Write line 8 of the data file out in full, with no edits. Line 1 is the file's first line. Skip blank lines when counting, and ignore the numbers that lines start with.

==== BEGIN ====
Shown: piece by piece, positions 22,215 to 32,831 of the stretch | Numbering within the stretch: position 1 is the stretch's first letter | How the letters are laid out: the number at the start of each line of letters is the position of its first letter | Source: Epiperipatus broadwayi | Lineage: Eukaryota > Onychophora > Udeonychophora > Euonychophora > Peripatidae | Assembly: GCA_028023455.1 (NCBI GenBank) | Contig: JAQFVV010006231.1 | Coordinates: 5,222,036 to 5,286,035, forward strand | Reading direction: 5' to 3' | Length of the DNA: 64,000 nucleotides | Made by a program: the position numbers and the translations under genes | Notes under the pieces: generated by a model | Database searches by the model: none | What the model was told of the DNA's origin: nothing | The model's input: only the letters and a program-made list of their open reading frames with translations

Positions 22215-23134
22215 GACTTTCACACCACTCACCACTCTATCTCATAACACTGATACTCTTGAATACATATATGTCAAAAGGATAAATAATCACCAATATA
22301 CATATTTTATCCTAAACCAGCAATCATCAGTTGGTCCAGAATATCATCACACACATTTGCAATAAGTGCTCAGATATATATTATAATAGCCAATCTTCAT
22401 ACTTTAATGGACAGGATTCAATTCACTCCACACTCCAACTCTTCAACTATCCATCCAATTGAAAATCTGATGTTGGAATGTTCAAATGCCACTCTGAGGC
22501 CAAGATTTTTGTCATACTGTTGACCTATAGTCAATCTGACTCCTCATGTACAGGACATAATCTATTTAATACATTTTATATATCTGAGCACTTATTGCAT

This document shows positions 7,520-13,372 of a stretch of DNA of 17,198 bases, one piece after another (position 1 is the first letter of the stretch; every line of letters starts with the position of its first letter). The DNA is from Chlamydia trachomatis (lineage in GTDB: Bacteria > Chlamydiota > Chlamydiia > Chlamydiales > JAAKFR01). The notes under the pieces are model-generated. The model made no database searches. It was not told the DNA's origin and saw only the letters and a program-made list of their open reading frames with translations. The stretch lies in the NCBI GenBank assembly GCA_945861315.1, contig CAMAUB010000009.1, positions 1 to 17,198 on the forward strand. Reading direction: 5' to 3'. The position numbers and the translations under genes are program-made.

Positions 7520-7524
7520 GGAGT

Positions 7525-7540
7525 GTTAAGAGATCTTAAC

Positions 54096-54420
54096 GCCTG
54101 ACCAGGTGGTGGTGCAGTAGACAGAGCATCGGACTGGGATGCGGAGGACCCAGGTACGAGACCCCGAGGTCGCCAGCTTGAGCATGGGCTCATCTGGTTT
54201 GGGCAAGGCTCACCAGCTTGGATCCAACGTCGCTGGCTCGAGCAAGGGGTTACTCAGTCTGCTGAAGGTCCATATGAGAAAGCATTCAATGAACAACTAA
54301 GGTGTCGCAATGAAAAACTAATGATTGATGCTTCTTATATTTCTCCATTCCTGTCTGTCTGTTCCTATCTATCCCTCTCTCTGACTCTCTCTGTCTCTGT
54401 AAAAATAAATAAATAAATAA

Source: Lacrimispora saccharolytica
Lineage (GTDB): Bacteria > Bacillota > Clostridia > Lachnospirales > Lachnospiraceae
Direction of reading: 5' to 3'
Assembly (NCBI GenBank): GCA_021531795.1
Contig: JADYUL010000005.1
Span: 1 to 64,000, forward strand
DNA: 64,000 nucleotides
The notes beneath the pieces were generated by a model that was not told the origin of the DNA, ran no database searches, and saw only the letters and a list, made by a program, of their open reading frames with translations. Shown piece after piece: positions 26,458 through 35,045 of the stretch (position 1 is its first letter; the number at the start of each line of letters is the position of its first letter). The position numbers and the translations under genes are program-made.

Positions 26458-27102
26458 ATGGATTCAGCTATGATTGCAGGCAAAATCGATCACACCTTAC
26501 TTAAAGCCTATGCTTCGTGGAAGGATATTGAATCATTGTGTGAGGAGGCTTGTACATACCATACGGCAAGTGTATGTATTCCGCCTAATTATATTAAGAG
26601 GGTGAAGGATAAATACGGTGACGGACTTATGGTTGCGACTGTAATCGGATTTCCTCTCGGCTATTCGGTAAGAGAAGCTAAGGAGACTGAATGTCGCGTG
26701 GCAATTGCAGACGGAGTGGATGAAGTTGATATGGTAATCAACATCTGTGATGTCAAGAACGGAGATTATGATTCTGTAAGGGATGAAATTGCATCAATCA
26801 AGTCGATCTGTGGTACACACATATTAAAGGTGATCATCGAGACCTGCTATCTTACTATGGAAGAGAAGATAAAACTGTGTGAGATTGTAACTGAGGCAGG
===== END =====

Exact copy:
Positions 7520-7524